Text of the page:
1970s Fashion

<img src=" title="1970s-fashion 1" data-pin-media="http://www.retrosewing.net/images/1970sfashionAdMG_1241.jpg">

Caption in Ad "Back Then Education taught men to run the world, and women to run the house"

1970s fashion started with the same attitude as the 60s: restless, pessimistic, refusing authority, and questioning social hierarchies. This Virginia Slims ad was a way for women to fight for independence. Obviously we've learned of the health hazards of smoking since then, but the ad is a sign of the times and the way women were thinking at the time. No more just running of the house.

In terms of 1970s fashion, we were still very flamboyantly expressive. The unisex protest look became high fashion. The fashions of the youth at this time were anti-fashion. The unisex look began as a protest, but when Rudi Gernreich released a line of unisex clothing which envisioned a world without gender distinctions, it became a huge trend.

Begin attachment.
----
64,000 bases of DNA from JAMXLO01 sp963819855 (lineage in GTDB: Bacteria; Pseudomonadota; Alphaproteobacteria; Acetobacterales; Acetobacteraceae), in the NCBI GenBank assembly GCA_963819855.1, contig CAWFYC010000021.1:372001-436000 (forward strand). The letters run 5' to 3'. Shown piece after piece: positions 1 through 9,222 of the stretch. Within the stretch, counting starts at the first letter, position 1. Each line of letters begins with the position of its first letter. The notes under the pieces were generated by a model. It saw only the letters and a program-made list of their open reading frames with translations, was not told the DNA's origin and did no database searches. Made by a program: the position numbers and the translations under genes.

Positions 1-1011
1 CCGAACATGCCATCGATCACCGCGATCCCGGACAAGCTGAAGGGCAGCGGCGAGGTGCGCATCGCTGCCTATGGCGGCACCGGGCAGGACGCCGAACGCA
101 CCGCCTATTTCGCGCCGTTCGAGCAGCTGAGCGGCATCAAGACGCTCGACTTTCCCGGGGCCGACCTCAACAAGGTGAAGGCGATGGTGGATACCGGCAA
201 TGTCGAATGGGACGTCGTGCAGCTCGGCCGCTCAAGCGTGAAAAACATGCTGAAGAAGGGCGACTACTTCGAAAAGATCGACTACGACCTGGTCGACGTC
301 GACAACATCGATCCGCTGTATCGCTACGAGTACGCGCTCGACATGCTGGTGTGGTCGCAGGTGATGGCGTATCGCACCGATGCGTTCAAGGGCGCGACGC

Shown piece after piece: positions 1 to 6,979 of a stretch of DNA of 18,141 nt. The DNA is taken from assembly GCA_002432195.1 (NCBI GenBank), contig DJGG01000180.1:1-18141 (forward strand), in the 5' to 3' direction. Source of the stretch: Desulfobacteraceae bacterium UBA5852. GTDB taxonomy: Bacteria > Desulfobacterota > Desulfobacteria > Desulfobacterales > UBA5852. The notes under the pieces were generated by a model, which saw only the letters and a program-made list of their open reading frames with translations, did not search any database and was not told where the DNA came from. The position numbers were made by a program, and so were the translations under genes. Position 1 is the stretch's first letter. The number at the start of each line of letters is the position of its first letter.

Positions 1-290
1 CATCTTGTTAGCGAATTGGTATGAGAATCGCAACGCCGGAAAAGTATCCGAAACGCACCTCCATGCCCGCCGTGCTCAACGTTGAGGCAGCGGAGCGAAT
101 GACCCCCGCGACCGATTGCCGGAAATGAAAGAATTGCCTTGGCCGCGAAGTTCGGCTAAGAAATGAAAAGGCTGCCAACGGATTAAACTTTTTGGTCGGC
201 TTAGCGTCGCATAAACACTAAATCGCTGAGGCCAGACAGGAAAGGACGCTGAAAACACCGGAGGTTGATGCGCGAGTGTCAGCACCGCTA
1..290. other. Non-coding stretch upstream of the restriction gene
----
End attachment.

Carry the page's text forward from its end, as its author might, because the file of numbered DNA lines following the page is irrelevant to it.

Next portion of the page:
Social milestones such as civil rights, women’s liberation, gay liberation, and the environmental movement, continued to shape the fashions of the decade. The blue jeans trend began at the end of the ‘60s, and really took off in the ‘70s with designer jeans. They became the universal standard for the younger generations. They were torn, ragged, dirty, covered in patches and political slogans, jeans were an anti- fashion statement. Due to energy shortages, people were forced to restrain themselves and had to ration their funds. People were dressing down not only as a statement for “anti-fashion”, but they simply couldn’t afford to spend money on high fashion garments.

The political protest movements of the ‘60s were running out of steam, and became more of a focus on our own lifestyles. We were tired, and sick of hearing bad news. The Vietnam War, Watergate, the oil crisis, and the recession was making people question American democracy. People were no longer convinced that it worked. Rather than protesting about what they saw on the news, people were just avoiding watching it altogether. The “anti-fashion” looks were less of a statement like in the ‘60s, and more of a cool trend.

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